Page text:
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Discover the Adirondacks book series?

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  • #16
    Well, this is a real bummer to find out these books may no longer be published. I can remember them being THE source for exploring the hidden spots in the Adirondacks back when I was a kid. I've enjoyed reading them over the years and lent my copies out over the years and always figured I'd be able to replace them. Hopefully the information in them is not lost and perhaps becomes an online version, if possible.


    • #17
      I was dumbfounded trying to find the "Wild River Press" website for ordering these books like I had done in the past.

      I had emailed before with Bill for previous book orders and he was always very informative and responsive...I decided to ask him about it.
      He said he's done making them as it's too difficult/time consuming given current realities.

      I want to echo the comments above...I love these books and the insight they can give to a hike one has in mind, and also ideas to make trips more adventurous. I also understand the enormous amount of time and effort it must take to update every possible official hike in the adirondacks, plus the many other bushwacks detailed in the series...not to mention the publishing/business side of things which I wouldn't even begin to have any clue about.

      I'm grateful these were ever made, and will do my best to complete my collection with lightly used options!


      • #18
        Justin, it's tough to get truly remote in a wilderness as small as Hudson Gorge.

        Judging from maps, the area south of the river is more interesting that the area north, because of the geological faulting and larger number of lakes.

        I have hiked to OK Slip Falls viewpoint and Blue Ledges (from the north), but haven't explored the off-trail options yet.


        • #19
          Agreed. The southern half looks a lot more interesting. My only complaint is after miles of bushwhacking to what you hope is a remote pond with little evidence of human impact, only to find there is a


          • #20
            Sorry. I’m trying to reply but this website keeps kicking me off before I have the chance to finish typing. Trying again…
            Agreed. The southern half looks a lot more interesting. My only complaint is after miles of bushwhacking to what you hope is a remote pond with little evidence of human impact, only to find there is an unofficial marked trail from the nearby Boy Scout camp, along with a few stashed boats & canoes. Not to mention an illegal campsite. Not exactly features you would expect from people trying to teach young kids about proper back woods etiquette as it refers to state law, but whatever. I’ve yet to visit Pine Mountain itself, and Cranberry Pond, but I found the northern Gorge Wilderness much more remote, with lots of difficult terrain, which is probably why not people go there. There are some trails from the Northwoods Club property, but Virgin Falls and the other Falls shown on the USGS are a worthy destination in themselves. Just need to beware of the poison ivy along the north side of the river.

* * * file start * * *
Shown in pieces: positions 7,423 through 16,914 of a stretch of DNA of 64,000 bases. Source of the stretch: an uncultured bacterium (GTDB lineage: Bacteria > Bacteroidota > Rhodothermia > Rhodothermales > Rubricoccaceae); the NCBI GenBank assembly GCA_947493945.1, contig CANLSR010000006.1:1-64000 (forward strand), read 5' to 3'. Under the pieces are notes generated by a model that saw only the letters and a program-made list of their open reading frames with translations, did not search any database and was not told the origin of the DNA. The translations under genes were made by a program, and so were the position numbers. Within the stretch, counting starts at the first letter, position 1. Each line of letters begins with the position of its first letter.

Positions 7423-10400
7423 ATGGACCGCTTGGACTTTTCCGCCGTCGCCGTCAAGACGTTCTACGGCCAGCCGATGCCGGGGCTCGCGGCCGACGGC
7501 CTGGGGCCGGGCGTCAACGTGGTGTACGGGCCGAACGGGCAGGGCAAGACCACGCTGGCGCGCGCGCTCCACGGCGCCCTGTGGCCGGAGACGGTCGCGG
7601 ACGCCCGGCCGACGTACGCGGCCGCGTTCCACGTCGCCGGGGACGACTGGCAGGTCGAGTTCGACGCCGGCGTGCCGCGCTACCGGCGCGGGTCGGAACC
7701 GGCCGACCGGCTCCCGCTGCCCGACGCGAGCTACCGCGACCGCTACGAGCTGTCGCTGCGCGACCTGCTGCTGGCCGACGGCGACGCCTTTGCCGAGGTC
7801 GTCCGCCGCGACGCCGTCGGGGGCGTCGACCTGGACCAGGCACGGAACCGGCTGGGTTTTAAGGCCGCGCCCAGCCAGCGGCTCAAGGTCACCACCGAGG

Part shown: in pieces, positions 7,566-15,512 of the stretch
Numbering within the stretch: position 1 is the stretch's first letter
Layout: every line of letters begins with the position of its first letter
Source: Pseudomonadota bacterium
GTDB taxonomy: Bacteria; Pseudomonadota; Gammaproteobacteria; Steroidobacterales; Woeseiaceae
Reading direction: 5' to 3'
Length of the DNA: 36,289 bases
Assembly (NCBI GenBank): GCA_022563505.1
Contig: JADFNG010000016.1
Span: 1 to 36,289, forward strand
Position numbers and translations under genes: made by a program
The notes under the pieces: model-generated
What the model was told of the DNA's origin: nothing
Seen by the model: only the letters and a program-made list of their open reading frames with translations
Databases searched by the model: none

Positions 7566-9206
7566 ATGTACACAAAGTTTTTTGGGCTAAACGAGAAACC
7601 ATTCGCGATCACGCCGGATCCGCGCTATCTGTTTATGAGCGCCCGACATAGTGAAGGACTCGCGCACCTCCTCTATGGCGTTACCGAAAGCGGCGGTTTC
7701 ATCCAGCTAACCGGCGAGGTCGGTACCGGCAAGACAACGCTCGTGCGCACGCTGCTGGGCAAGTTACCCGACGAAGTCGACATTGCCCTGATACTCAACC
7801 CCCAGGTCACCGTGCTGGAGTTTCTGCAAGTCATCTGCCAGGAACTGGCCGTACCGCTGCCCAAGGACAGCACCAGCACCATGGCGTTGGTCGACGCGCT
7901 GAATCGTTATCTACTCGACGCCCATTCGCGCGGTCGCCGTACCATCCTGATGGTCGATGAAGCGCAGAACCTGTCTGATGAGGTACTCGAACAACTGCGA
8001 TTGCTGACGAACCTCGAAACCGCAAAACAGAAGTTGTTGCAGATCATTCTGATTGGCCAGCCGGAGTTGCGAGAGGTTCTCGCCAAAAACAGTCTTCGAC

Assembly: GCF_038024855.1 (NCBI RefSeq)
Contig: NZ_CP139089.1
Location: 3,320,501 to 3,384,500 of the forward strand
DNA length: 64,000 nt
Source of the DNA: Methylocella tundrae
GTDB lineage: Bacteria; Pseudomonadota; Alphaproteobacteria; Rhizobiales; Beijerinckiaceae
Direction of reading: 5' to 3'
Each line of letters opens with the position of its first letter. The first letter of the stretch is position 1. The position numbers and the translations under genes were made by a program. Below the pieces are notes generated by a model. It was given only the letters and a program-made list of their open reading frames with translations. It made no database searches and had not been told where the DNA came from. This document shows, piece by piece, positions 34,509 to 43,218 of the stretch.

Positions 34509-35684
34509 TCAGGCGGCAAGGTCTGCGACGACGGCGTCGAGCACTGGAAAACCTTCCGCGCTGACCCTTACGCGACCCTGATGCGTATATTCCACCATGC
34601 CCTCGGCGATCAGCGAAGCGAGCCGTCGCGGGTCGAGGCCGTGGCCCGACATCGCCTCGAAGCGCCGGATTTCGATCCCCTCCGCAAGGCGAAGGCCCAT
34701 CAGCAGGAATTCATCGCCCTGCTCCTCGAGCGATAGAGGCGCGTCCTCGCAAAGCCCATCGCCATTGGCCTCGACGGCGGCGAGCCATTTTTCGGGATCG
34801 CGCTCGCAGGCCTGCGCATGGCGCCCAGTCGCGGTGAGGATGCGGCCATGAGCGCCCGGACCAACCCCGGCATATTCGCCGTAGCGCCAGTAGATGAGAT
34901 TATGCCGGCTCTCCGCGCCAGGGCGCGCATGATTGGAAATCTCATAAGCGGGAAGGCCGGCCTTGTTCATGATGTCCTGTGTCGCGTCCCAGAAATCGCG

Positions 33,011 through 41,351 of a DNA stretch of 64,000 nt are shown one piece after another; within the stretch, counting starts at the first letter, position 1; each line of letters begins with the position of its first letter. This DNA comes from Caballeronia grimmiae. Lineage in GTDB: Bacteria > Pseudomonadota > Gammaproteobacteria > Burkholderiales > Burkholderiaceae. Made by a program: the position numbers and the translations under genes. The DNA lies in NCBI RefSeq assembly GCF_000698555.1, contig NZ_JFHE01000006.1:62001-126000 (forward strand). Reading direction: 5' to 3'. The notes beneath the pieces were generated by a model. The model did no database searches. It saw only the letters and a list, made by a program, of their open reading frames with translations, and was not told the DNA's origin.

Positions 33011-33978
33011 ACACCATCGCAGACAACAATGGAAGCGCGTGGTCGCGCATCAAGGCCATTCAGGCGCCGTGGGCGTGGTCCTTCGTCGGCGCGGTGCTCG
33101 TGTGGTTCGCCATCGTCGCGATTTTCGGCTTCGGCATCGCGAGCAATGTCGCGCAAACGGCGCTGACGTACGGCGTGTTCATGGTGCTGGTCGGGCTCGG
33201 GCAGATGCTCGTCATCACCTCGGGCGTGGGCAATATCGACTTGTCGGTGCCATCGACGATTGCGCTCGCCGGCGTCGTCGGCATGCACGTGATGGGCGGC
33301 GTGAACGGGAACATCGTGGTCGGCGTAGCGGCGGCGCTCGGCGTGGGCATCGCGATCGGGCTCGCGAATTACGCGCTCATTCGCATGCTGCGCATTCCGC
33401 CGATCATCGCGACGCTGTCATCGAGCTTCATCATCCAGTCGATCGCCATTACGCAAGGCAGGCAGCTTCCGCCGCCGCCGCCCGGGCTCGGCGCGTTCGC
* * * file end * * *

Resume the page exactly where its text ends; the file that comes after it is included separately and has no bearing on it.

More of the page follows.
• #21
              I'm also thinking about visiting the far northern region of Hudson Gorge Wilderness, coming in from Polaris Bridge, possibly hiking as far south as Cheney Pond, and likely exploring the nearby Vanderwhacker WF.

              I agree that it's sad when you work hard to reach an area you consider remote from public access, only to discover that there was a shorter private access that is driving heavy (and inappropriate) use. There are a few areas I was thinking about visiting because they had few official trails and seemed to have little hiking/backpacking use, only to discover later that they are quite popular with hunters and fishermen, who have created many herd paths and unofficial junky camps.

              There really aren't many places in the 'Dacks that are remote both in terms of "far from public access" and "lightly visited". High Peaks has plenty of regions far from a trailhead, but definitely not lightly visited. Many lightly visited areas are light because they aren't very interesting, rather than far from the nearest road.


              • #22
                Cheney Pond itself is nice. The vicinity was pretty heavily cut over in recent years (prior to state acquisition of the property). But they did at least leave a buffer of untouched trees around the pond.

                I've occasionally had the thought that a hiking/backpacking trail along the north edge of the Hudson Gorge could make for a nice rugged day hike or backpacking trip. Could also be extended to include the summit(s) of Vanderwhacker and/or Moxham Mt. for nice mountaintop views along the way.